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Businesses rally behind global carbon pricing strategy

Global business groups have banded together to push for an international carbon price strategy, calling on governments at the COP26 climate summit to agree on an “effective and fair” system to spur investment in cutting greenhouse gas emissions.

The drive for a common approach comes from the Washington-based Business Roundtable (BRT), the leading lobbyist for big companies in the US, the Brussels-based European Round Table for Industry (ERT), and the business councils of Australia, Canada and Mexico.

It demonstrates the growing pressure on executives for stronger action on climate change as well as their concerns about the potential costs of complying with a patchwork of local policies.

The global business lobby co-ordination on carbon pricing coincides with the OECD attempts to rally countries behind a plan for a voluntary framework on how best to price both carbon taxes and other forms of environmental regulation.

However, the business group’s seven-point “call to action”, to be launched across three continents on Thursday, appears to go further than the OECD approach.

The businesses argue for convergence on carbon pricing across regions and sectors. “A consistent price on carbon would incentivise everyone — energy producers, industry, consumers, investors and financial markets — to transition towards low-carbon technologies and activities,” said Dimitri Papalexopoulos, chief executive of Titan Cement and chair of the ERT’s energy transition and climate change committee.

“We believe a price on carbon remains the most important consideration because that encourages innovation,” said George Oliver, the Johnson Controls chief executive who chairs the BRT’s energy and environment committee.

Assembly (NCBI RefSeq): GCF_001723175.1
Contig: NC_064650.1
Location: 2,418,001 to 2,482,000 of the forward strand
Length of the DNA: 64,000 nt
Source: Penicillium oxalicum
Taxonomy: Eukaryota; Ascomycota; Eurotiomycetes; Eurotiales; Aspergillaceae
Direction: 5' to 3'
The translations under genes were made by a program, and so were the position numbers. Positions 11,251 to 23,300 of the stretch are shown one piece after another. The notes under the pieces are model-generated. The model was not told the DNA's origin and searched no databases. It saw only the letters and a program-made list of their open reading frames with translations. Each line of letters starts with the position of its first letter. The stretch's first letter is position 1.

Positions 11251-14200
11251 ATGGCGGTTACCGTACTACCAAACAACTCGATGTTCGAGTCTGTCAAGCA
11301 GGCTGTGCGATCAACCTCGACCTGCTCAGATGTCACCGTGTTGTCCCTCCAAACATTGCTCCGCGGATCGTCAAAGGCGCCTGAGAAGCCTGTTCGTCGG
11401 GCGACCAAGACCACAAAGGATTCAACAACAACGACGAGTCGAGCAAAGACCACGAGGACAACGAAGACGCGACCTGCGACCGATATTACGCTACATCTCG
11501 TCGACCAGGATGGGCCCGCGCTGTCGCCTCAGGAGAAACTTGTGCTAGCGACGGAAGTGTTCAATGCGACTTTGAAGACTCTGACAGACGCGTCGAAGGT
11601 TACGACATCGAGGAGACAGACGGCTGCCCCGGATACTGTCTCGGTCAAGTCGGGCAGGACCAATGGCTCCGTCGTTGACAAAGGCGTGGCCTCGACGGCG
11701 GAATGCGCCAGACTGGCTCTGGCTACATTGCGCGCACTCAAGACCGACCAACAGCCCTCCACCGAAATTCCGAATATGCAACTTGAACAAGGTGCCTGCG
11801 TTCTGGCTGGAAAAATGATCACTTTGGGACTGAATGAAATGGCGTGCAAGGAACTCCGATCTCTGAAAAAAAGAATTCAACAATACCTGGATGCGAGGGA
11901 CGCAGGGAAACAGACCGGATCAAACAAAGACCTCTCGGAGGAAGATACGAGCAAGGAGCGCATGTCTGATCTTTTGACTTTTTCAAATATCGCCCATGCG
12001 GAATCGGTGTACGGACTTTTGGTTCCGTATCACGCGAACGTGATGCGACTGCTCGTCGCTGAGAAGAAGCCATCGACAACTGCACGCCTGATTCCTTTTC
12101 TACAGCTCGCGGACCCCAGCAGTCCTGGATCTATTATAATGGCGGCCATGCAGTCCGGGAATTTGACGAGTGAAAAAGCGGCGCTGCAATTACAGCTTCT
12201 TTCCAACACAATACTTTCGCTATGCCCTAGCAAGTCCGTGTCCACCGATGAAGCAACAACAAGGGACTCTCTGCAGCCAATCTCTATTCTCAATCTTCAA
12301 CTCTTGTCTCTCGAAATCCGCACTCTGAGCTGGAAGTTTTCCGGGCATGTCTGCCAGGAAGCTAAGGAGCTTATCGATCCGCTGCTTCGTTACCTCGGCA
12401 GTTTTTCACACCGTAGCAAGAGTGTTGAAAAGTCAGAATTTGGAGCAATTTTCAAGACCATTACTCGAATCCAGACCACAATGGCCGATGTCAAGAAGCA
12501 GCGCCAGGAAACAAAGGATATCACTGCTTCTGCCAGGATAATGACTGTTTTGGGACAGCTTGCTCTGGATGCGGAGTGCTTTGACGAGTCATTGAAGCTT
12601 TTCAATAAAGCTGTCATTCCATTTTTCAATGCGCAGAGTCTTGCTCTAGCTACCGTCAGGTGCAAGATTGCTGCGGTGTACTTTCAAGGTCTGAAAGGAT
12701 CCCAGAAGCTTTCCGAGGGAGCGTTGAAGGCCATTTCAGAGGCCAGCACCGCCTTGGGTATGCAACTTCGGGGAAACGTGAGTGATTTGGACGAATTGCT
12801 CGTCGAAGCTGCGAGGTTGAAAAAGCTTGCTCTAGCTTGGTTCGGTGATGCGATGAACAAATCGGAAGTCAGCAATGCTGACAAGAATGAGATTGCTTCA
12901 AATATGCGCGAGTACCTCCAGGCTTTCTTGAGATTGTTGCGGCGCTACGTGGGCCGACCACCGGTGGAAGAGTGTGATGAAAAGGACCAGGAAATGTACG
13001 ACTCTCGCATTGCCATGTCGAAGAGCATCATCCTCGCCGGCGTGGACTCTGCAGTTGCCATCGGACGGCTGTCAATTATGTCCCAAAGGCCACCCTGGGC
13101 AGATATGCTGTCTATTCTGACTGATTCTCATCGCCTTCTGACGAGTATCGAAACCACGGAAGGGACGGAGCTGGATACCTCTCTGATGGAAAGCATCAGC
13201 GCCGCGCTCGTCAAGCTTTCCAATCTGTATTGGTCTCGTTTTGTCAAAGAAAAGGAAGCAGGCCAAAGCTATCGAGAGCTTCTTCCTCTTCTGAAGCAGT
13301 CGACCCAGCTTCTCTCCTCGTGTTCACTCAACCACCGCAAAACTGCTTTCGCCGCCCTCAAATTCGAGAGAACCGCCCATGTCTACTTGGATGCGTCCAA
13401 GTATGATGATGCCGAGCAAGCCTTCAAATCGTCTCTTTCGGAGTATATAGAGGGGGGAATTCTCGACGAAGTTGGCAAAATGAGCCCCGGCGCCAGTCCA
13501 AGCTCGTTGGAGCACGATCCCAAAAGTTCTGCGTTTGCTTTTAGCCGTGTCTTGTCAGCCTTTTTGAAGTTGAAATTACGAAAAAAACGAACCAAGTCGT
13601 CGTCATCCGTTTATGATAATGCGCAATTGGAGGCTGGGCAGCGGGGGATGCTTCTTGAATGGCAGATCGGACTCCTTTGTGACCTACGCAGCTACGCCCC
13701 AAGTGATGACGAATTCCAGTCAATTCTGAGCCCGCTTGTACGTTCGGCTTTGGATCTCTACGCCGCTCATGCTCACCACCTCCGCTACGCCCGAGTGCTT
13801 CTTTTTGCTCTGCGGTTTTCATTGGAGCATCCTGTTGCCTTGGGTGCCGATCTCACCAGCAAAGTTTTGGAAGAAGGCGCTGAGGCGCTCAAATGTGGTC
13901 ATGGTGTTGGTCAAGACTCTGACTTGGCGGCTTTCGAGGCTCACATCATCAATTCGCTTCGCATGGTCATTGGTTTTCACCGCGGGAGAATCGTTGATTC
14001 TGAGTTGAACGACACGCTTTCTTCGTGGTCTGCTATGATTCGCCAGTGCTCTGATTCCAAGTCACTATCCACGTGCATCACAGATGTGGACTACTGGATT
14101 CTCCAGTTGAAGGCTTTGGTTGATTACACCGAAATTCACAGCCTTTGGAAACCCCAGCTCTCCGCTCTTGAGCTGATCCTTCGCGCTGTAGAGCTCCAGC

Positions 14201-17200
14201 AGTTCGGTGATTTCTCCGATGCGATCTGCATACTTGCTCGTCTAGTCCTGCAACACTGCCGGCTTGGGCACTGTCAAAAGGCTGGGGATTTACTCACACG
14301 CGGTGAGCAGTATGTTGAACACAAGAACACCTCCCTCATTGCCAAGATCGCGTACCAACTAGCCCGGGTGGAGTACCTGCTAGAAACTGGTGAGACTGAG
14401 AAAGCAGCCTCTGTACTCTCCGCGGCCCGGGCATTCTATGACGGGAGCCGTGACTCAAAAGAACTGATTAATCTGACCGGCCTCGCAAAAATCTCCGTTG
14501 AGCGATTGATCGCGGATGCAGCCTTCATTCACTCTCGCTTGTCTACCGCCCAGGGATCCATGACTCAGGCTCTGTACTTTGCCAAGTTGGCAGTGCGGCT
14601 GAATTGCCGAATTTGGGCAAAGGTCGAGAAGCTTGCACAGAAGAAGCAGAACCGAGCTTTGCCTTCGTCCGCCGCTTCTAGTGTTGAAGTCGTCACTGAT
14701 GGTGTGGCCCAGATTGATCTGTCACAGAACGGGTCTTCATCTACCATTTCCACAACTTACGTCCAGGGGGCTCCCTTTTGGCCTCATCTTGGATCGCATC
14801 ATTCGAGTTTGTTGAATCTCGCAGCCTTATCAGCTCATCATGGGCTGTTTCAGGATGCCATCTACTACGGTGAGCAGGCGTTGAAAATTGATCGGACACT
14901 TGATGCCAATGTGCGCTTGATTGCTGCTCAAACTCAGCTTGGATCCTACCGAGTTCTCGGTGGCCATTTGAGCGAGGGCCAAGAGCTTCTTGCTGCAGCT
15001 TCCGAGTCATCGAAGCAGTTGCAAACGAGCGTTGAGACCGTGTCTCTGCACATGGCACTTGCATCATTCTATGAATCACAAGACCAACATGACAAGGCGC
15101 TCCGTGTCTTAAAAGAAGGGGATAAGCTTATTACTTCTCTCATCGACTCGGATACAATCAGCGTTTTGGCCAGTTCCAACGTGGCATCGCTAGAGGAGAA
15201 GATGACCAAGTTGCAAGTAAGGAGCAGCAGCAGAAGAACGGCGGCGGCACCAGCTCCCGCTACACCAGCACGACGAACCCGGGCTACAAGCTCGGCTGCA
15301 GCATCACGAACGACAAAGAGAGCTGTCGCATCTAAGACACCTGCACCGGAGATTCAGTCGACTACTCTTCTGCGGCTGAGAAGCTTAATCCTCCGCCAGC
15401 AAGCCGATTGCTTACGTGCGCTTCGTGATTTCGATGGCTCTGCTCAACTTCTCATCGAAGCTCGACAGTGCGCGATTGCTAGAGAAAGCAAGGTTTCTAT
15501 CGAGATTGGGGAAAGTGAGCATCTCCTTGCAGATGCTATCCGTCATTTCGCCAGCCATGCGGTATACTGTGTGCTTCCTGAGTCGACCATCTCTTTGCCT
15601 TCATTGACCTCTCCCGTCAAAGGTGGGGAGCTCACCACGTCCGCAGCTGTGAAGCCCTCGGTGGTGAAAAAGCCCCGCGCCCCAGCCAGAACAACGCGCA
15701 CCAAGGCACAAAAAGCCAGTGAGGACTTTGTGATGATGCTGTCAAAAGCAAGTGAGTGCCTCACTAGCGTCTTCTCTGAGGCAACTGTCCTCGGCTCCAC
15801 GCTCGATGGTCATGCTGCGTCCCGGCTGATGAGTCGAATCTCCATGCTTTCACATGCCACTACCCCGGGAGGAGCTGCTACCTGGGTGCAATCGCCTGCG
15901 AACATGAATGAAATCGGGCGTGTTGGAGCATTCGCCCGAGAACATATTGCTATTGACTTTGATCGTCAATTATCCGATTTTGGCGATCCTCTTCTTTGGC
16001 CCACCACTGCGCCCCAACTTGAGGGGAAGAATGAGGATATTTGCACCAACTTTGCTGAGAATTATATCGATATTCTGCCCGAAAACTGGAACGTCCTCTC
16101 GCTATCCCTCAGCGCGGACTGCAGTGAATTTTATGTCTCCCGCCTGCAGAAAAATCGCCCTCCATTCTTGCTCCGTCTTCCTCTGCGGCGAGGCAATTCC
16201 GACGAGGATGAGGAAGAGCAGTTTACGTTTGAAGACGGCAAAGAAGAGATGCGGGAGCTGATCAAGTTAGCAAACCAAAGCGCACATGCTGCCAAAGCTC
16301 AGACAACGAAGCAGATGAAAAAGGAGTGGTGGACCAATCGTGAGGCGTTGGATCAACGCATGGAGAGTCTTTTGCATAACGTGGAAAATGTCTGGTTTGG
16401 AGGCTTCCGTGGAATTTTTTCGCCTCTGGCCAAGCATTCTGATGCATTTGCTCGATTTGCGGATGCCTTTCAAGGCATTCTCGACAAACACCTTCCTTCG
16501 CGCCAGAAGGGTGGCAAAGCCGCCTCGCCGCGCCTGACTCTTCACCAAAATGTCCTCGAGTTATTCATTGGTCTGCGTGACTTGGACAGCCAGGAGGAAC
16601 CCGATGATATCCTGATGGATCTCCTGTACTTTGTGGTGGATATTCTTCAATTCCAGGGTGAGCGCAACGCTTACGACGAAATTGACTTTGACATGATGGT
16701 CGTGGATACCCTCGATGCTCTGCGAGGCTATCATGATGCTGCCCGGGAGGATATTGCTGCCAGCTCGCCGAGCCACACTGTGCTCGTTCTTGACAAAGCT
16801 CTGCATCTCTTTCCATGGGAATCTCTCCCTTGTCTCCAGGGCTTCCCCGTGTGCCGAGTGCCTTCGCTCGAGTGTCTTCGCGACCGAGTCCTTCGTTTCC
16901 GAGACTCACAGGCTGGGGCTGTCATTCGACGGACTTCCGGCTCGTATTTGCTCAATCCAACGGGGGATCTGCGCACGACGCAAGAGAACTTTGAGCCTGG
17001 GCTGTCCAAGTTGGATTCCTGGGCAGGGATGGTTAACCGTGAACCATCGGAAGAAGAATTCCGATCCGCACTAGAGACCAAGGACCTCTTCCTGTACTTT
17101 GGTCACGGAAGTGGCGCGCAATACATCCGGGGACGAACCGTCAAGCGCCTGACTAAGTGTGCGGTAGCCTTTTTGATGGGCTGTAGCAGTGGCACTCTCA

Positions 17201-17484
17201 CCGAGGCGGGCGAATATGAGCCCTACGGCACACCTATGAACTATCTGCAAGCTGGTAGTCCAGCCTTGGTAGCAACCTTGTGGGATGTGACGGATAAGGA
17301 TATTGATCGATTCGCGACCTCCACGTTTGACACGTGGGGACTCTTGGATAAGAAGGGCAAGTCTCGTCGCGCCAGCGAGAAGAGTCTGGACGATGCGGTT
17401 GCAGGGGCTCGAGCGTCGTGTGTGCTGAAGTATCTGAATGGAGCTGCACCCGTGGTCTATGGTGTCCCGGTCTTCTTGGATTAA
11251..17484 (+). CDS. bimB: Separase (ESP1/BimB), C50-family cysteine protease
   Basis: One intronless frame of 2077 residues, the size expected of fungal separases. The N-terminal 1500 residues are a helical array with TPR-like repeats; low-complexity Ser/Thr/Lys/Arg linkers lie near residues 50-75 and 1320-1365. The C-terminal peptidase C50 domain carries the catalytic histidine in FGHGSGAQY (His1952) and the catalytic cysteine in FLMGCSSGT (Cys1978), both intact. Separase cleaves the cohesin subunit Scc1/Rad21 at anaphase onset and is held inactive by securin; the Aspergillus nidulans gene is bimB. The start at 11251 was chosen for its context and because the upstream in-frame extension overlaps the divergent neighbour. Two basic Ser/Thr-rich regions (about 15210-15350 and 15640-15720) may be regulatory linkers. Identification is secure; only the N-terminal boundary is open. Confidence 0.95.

He couched the support for a carbon pricing regime with a plea for a “level playing field”, however, adding: “We do believe that carbon pricing could damage a country’s competitiveness if not done well . . . The devil’s in the detail.” 

Carbon pricing programmes typically take the form of taxes on polluters’ emissions or “cap and trade” systems that limit how much companies can emit before having to pay more.

The World Bank outlines 64 such initiatives in 45 countries, although they cover less than 22 per cent of global emissions and most use carbon prices that are too low to incentivise heavy emitters to change their business models.

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Carbon pricing has risen up policymakers’ agenda this year. The G20 finance ministers agreed for the first time in July that it was one of the measures that countries could use to fund the shift in their economies necessary to meet net zero greenhouse gas emissions targets by 2050.

It remains uncertain whether negotiations at the upcoming COP26 UN climate summit will get an agreement to set a floor price for carbon emissions. Many governments have long feared that imposing carbon taxes will prompt a backlash from voters and the corporate sector.

Some countries, such as the US, China and India, see a carbon price that is high enough to limit temperature increases to the Paris accord upper target of no more than 2C from pre-industrial times, and ideally 1.5C, as a step too far, and prefer domestic initiatives.

The EU, meanwhile, has taken a more aggressive approach. It is extending its own carbon pricing scheme to new sectors within the bloc and has promised to impose a carbon border tax on imported goods.

The BRT has not backed any one carbon pricing proposal, but has expressed support for a market-based strategy that includes a price on carbon where it deems it feasible and effective.

The ERT argues that an “effective” policy must incentivise carbon emission cuts across an industry’s entire value chain. It also wants carbon costs to be gradually integrated into the price of products and services and to be based on reliable carbon accounting and green labelling standards.


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